Criminal Justice

OLYMPIA, Wash. – Washington Governor Jay Inslee is demanding a renewed crackdown on drunk drivers. This after recent tragedies in the Seattle area.

The Democrat Tuesday called for more DUI patrols, more resources for prosecutors and stricter rules for ignition interlock devices.

“We've got to understand a drinking driver is just as dangerous as someone out there with a bomb in their car because that’s what they are," the governor said. "They’re rolling time bombs and that’s why I believe we need to be much more aggressive.”

SALEM, Ore. - Survivors of childhood sex abuse are lobbying in Salem to eliminate the time limit to press charges against their perpetrators. A committee held a hearing on a new bill Monday.

Letty Merritt, with the group OAASIS, is an advocate for sex abuse survivors. She says she was abused by four male relatives when she was younger. It wasn’t until her mid-30s, after years of therapy that she was finally able to speak out and press charges against her abusers. But Oregon’s criminal statute of limitations expires when victims like Merritt turn 30.

U.S. Justice Department

A Seattle man received an eighteen-year prison sentence on terrorism charges on Monday. He was convicted of plotting to attack a military installation in Seattle. KUOW’s John Ryan reports from Seattle.

Amanda Knox To Face Second Murder Trial

Mar 26, 2013

Seattle native and University of Washington student Amanda Knox will stand trial in Italy for murder – again.

Washington State high court justices have brushed aside a long list of legal objections raised by Spokane multiple murderer Robert Yates in his effort to escape the death penalty. Spokane Public Radio's Tom Bacon reports.

Portland Employee Faces Terrorism Charge

Mar 6, 2013

Portland city employee Reaz Qadir Khan was arrested Tuesday on charges of conspiring to provide "material support" to terrorists.  As Kristian Foden-Vencil reports, the US Department of Justice alleges he helped a terrorist plan a deadly suicide attack in Lahore, Pakistan in 2009.

Sequestration has apparently led to a “get out of jail free” card for some detainees at an immigration lockup in Tacoma. With budget cuts looming, the Department of Homeland Security announced Tuesday that it’s shifting some detainees around the country to supervised release. KUOW’s Liz Jones reports.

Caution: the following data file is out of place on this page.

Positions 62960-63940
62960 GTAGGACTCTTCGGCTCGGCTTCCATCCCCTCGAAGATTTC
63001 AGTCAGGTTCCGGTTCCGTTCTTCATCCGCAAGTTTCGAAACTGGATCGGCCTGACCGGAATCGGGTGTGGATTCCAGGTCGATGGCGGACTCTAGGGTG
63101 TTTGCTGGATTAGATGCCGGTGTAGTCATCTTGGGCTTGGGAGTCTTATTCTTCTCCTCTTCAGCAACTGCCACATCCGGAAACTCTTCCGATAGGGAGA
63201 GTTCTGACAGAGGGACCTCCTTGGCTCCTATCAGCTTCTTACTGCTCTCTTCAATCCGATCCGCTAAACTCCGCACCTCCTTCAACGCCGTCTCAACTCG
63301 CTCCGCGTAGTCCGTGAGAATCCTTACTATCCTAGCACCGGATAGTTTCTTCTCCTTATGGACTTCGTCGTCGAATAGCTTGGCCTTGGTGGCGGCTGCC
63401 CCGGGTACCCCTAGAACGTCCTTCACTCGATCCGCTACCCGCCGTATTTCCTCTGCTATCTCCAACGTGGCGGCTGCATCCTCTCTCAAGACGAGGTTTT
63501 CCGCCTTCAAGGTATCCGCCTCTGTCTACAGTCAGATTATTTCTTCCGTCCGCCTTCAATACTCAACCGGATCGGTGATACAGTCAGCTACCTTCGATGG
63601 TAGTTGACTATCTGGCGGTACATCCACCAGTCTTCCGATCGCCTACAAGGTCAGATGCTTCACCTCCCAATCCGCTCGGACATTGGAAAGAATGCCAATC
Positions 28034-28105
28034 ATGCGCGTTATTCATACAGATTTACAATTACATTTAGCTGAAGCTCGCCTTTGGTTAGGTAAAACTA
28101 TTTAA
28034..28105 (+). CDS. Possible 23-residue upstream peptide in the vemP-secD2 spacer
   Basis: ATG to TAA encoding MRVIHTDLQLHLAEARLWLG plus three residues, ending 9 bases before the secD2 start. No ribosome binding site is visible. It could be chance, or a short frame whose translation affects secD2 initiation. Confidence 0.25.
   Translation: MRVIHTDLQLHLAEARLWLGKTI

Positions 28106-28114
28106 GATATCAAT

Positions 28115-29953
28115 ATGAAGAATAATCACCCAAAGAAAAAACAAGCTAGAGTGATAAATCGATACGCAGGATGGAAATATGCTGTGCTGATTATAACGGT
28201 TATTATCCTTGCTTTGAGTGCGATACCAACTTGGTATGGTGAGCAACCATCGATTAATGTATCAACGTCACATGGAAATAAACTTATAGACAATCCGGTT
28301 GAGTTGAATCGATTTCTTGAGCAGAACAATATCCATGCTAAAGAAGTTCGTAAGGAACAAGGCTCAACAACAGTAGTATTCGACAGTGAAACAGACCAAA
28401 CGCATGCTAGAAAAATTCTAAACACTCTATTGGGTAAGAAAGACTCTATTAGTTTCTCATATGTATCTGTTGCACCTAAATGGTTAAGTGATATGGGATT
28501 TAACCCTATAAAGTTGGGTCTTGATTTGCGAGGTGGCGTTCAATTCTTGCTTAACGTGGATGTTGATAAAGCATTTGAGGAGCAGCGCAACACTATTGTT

SALEM, Ore. – More than a year ago, Oregon Governor John Kitzhaber stunned people by enacting a moratorium on the death penalty. It happened just weeks before the scheduled execution of two-time murderer Gary Haugen. At a hearing Tuesday, lawmakers took up the question of whether to ask voters to repeal the death penalty altogether. But it’s not clear whether that will actually happen.

Dan Bryant knows the unique pain of learning a loved one has been murdered. His mother was stabbed to death by a mentally-ill relative in 1998.

Attorneys Paint Dueling Pictures Of Mohamud

Jan 14, 2013

Attorneys laid out opening statements Friday in the trial of a young man accused of a bomb plot. The FBI enacted a sting operation that led to the arrest of Mohamed Mohamud. From Oregon Public Broadcasting, April Baer reports.

Photo by Austin Jenkins / Northwest News Network

We’re starting to see real world fallout from some of the state budget cuts made in last few years. One of the clearest examples in Washington is juvenile parole. Turns out the chief suspect in a recent high profile bar shooting had committed a previous murder – but did not qualify for intensive parole supervision because of cutbacks. One study finds juveniles who don’t receive parole are far more likely to be re-arrested within nine months of their release. Olympia Correspondent Austin Jenkins reports.